Download | Subscribe
We cover a lot of ground in the podcast.

  • A well-thought-out definition of copy.
  • Is copy images? Is the Pinterest home page copy?
  • Can anyone write copy?
  • Does a copywriter for the Web have to understand design? How about analytics?
  • How can I choose a copywriter that is going to increase conversions?
  • What is Joanna’s process for creating copy that tests well over and over? Get $100 off of the Conversion Conference West 2012 in San Francisco, March 5-6.

For more on social media strategy, sign up to get a copy of my up-coming book: The Customer Creation Equation: Unexpected Formulas of the Conversion Scientist.

We have a little fun with Copywriters in my newest Content Marketing Institute post, How to Find the Right Copywriter for your Landing Pages.
Pencil-pusherIf you could only hire one professional that would increase the number of people who buy or become a lead on your site, it would be a copywriter.
They can paint more detailed pictures than a photographer.
They can use more colorful language than a designer.
Communicate with humans and search engines.
If you’re going to dominate your competition online, it is because they write their copy themselves. I suggest you find a good direct response copywriter and let them do their work.
To help you get familiar with the kinds of copywriters you might meet in a dark alley, I’ve described five that I’ve run into on a regular basis.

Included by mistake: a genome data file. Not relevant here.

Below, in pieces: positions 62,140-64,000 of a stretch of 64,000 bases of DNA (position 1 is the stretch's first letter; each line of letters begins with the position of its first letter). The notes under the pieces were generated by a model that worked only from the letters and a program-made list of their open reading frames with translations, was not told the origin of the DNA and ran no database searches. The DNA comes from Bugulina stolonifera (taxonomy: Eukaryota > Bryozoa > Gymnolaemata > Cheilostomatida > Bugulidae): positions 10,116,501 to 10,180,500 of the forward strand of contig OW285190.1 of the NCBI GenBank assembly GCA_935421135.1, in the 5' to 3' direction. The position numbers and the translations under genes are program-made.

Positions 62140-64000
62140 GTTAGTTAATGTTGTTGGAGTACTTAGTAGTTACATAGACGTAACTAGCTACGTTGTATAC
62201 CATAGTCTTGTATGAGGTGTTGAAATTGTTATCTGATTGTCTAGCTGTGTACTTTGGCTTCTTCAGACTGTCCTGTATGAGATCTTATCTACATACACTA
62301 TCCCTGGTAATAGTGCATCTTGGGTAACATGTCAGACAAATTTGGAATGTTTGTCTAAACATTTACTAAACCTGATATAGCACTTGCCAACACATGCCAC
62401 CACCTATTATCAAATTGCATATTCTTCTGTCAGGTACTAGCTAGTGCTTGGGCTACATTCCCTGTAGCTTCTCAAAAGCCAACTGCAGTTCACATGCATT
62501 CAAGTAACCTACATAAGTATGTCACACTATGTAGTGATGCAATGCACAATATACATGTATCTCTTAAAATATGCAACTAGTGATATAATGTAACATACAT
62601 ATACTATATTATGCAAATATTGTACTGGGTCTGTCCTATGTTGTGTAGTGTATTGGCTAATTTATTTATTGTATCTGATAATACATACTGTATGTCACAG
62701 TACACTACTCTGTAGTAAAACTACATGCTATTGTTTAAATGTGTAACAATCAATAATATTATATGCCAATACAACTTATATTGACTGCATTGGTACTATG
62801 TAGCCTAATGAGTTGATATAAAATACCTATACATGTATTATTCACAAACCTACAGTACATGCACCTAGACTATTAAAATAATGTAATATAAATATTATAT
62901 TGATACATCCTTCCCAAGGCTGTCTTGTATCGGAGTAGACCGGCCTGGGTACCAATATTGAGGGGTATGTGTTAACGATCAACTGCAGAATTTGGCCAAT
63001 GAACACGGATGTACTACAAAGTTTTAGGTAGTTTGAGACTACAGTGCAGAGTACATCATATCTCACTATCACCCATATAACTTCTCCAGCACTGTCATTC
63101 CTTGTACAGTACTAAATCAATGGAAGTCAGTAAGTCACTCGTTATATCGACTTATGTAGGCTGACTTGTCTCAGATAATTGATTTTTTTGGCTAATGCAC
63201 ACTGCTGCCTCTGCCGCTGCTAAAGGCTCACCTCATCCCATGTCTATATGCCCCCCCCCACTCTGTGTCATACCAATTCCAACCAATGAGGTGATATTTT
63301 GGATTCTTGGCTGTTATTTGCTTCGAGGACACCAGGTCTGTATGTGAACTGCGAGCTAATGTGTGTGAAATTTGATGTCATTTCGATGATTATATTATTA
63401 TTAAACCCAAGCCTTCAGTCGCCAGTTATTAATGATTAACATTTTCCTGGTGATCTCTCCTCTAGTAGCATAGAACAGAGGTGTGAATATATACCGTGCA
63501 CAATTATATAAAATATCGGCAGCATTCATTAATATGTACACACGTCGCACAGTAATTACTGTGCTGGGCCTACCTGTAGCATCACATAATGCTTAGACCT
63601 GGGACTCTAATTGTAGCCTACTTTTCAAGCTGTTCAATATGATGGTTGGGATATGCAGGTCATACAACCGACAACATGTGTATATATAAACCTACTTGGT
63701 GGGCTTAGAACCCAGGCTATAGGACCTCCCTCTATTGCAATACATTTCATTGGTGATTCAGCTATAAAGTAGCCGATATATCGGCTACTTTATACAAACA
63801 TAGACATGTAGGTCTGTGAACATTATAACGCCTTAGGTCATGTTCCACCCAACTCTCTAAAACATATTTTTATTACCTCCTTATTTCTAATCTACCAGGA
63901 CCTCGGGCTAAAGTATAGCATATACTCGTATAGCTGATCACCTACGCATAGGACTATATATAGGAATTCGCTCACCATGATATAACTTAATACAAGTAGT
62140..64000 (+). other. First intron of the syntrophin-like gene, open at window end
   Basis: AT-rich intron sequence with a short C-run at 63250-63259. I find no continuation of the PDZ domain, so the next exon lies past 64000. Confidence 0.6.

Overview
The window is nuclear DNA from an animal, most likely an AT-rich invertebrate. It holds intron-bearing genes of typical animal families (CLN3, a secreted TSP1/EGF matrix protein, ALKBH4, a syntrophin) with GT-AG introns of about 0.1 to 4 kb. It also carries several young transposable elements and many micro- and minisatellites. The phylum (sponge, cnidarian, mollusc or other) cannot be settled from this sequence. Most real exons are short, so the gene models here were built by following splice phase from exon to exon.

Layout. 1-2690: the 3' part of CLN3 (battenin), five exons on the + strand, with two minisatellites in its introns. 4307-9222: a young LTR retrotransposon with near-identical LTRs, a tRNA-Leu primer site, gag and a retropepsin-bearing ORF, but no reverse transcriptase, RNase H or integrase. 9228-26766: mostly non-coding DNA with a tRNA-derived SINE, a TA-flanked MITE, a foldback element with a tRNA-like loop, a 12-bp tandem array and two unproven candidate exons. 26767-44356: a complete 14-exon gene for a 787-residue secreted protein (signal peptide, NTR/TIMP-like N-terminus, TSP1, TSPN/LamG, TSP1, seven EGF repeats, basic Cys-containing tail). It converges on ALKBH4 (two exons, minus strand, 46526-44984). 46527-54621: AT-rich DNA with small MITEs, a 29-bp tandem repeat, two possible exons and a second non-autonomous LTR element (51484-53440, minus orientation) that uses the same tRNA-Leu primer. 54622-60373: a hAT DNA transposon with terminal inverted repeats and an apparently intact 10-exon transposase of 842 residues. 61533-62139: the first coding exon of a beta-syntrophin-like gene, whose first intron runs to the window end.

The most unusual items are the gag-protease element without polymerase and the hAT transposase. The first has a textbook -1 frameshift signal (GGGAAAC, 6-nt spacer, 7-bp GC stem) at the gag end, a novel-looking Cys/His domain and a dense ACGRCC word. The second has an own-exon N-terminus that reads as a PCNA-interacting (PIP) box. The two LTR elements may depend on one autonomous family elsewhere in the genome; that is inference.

1. The Styrofoam Sandwich Writer

  2. The SEO Substituter

  3. The Frustrated Novelist

  4. The Soviet-era Propagandist

  5. The Persuader

Most copywriters you meet will be a combination of some of these.
Tell me about your favorite copywriter in the comments. Let us know what combination of the above he or she exhibits.
Brian Massey, The Conversion Scientist teaches businesses of all sizes how to get more leads and sales from the traffic coming to their Web site.
Contact Brian Massey
Photo courtesy nkzs.

The amazing SXSW conference has kicked into full swing here in Austin. I haven’t been to a single session yet, and I’ve already learned something of great value I can share with you.
It came in the SXSW session catalog.
The session selection process is very competitive. Every summer, SXSW puts out a call for session and panel ideas. People vote on their sessions and then the crew at SXSW passes final judgment.
It’s very competitive. This year, some 2500 ideas were submitted.
If your session gets accepted you will find yourself competing for attendees with some of the most interesting, influential and innovative professionals. Your session title has to really grab attention in a sea of hundreds of choices.